One critic says that the movement has served as a fertile breeding ground for radical Islamic militancy in many countries.

 
The whole of India had eagerly looked to Prime Minister Narendra Modi’s TV speech on 3 April, Friday. Unfortunately, it was hugely disappointing if not eviscerated. He appealed to one-hundred thirty crore Indians to stand in the balconies of their houses, switch off all the electric lights, followed by…I need not repeat the rest such as switching there torches etc., at 9 pm on Sunday— today.
His first speech had inspired and boosted the morale of the country, the second one did not. Criticism was muted. It would have been futile and hazardous to take on the Prime Minister who is under immense pressure. People had expected him to say what would happen after lockdown was over.
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Alami Markaz in Nizamuddin is the headquarter of the fanatical Tablighi Jamaat. Its leader is Maulana Saad Kandhalvi. He is a foul-mouthed fanatical Muslim with a considerable following. He is absconding. Many of his followers are responsible for a large number of coronavirus deaths, particularly in Tamil Nadu. These fanatics spread the pandemic in various parts of the country, by not observing the guidelines laid down by the Central government—social distancing, no shaking hands and above all stay “at home”. These Jamaat fanatics flouted each of these instructions. Maulana Saad Kandhalvi recently told his followers not to worry as the coronavirus would not touch the Muslims. He further asserted that the mosque was the best place to die if anyone was infected by the virus. Every member of Jamaat, when apprehended, should be severely punished and their communal organisation banned.
The Jamaat has an estimated adherents numbering between 150-200 million. The majority of them live in South Asia. Its members can be found in over 180 countries, according to one estimate. It is deemed as one of the most influential religious outfits in 20th century Islam.
The Jamaat was established in 1927 by Muhammad Ilyas Al Kandhlawi in the Mewat region, Alwar, Bharatpur, and parts of southern Haryana. The teaching of the Tablighi Jamaat is expressed in six principles: Kalimah (declaration of faith), Salah (prayer), Ilm-o-zikr (knowledge), Ikram-e- Muslim (respect of Muslims), Ikhlas-e-Niyat (sincerity of intention), Dawat-o-Tabligh (proselytization).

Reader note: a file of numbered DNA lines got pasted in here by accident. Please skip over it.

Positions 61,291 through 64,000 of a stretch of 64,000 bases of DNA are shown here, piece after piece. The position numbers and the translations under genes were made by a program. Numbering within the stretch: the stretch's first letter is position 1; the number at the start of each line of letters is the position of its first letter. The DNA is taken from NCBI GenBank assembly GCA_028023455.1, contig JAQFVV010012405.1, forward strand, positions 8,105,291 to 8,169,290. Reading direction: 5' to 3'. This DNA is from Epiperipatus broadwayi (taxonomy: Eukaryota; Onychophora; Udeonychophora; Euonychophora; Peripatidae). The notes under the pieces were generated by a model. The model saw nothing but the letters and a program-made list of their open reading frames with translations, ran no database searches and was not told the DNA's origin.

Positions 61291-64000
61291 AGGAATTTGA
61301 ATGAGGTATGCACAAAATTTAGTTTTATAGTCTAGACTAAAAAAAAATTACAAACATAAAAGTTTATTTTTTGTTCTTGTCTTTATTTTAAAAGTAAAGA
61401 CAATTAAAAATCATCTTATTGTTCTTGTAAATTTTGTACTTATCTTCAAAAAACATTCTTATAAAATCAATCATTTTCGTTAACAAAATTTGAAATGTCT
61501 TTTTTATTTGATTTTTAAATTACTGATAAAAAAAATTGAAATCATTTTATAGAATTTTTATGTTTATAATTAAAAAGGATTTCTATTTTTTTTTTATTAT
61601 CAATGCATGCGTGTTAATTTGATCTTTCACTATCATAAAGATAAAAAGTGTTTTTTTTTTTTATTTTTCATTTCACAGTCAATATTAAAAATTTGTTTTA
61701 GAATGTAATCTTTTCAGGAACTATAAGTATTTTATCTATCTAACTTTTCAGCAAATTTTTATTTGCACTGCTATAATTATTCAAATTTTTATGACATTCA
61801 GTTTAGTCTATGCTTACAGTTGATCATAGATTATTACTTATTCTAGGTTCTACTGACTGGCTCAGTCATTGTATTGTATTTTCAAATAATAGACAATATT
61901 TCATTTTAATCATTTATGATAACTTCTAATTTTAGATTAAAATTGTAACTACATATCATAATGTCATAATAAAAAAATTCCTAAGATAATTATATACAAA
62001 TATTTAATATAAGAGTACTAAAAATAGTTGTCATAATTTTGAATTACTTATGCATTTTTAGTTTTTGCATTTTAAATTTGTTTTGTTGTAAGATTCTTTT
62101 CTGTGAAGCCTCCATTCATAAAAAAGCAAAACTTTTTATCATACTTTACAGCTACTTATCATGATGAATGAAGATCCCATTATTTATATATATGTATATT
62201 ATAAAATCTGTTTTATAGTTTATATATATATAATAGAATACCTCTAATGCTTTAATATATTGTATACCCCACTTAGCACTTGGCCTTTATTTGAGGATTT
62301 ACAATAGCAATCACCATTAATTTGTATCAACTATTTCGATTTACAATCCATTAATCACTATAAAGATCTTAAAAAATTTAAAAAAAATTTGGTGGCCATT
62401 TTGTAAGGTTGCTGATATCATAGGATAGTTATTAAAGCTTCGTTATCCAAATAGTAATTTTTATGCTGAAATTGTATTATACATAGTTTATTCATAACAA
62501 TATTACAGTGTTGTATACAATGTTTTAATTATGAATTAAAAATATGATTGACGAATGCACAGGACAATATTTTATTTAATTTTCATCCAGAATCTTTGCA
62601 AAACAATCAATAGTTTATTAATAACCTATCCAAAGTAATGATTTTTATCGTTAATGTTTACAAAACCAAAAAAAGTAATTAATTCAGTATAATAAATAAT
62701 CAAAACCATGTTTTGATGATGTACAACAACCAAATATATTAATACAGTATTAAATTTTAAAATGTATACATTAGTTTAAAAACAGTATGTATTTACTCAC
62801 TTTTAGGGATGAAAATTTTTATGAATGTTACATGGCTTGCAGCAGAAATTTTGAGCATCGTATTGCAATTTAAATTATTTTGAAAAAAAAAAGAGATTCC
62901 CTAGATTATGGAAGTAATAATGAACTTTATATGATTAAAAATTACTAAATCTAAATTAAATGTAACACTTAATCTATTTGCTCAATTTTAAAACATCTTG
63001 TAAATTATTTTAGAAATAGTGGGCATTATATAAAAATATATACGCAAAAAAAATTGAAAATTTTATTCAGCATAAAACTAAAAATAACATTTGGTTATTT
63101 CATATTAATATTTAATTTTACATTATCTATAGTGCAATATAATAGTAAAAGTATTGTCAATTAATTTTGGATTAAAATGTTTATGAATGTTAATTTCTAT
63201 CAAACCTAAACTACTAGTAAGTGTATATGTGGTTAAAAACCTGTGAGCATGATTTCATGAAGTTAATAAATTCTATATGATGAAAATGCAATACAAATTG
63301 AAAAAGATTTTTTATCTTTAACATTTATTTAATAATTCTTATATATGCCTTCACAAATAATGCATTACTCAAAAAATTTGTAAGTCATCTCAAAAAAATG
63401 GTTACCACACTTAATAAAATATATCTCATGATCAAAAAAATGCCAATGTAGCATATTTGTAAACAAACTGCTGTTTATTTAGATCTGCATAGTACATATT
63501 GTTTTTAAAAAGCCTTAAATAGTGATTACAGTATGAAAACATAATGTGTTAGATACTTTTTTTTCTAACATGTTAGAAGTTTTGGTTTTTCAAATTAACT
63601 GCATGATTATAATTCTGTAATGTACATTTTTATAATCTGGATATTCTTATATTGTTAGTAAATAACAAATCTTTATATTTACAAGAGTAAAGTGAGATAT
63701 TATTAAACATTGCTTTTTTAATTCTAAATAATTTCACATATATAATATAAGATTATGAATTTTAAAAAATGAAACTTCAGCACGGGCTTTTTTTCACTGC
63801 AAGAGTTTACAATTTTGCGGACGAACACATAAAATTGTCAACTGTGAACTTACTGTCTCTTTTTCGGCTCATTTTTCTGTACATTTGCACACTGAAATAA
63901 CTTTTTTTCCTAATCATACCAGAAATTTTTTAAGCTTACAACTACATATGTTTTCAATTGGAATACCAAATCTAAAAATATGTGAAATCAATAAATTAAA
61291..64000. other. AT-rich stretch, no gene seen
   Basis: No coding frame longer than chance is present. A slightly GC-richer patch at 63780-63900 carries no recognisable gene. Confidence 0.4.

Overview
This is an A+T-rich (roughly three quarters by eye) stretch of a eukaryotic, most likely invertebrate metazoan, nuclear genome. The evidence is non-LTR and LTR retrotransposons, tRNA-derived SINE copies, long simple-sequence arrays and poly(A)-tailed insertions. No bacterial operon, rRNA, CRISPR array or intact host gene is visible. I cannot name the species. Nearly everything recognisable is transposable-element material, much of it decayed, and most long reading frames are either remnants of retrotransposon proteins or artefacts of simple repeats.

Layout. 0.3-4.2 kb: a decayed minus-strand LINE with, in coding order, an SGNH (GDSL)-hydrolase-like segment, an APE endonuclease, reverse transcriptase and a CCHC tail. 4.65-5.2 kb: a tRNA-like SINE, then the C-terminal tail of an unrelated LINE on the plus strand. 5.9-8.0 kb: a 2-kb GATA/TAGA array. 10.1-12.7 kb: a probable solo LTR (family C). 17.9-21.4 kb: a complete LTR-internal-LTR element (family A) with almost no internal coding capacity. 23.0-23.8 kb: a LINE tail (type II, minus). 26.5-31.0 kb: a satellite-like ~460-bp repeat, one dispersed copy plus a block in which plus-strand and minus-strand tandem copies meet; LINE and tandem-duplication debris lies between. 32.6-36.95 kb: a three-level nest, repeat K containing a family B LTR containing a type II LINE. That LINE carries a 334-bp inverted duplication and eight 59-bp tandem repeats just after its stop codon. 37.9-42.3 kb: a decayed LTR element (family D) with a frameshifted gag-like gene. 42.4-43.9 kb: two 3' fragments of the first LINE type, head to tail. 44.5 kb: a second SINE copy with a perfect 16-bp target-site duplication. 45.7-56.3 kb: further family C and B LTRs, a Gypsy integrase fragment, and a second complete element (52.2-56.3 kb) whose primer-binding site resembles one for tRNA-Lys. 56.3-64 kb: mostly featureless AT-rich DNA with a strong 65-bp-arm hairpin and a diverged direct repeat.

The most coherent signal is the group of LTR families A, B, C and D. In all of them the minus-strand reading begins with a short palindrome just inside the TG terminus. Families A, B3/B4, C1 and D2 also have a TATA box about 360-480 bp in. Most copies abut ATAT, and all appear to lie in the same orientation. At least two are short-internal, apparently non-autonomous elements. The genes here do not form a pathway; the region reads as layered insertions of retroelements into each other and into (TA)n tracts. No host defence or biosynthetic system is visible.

It focuses on the Quran and Hadith. It claims that it rejects violence as a means of evangelism. However, one critic says that the movement has served as a fertile breeding ground for radical Islamic militancy in many countries.
Its foreign missions were sent to Hejaz in western Saudi Arabia and Britain in 1946. In the United States, in the 1970s. It has a large presence in Europe, particularly France. After the collapse of the Soviet Union in 1991, the movement spread to Central Asia. It is claimed that in Kyrgyzstan there are 10,000 Jamaatis. It is also very active in Malaysia and Pakistan.
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Human beings have an enormous capacity to adapt themselves to events not always to their liking. Today human beings face a health hazard which goes by the name of coronavirus, it is invisible, it is as yet almost incurable. There is no sign of its abating. It is beyond the capacity of human beings to adapt themselves to this situation. The US is running short of medicines, beds, ventilators and masks. China has sent medicines and masks to the US. The unemployment figures in the US are staggering. Wall Street is nervy, the US economy will take years to bounce back as will that of many countries.
In Italy and Spain, the pandemic has killed a total of over 20,000 people. Wonderful places like Florence, Urbino, Rome, the Uffizi in Florence, the Louvre in France, the Alhambra in Spain—who will restore the glory of these wonderful places? Italy and Spain are now near wilderness. Economically, both countries face ruins. European culture and civilisation have never taken such a beating.
Vast number of human beings are living incommunicado lives—living in a room or two, with solitude, loneliness, claustrophobia and depression.

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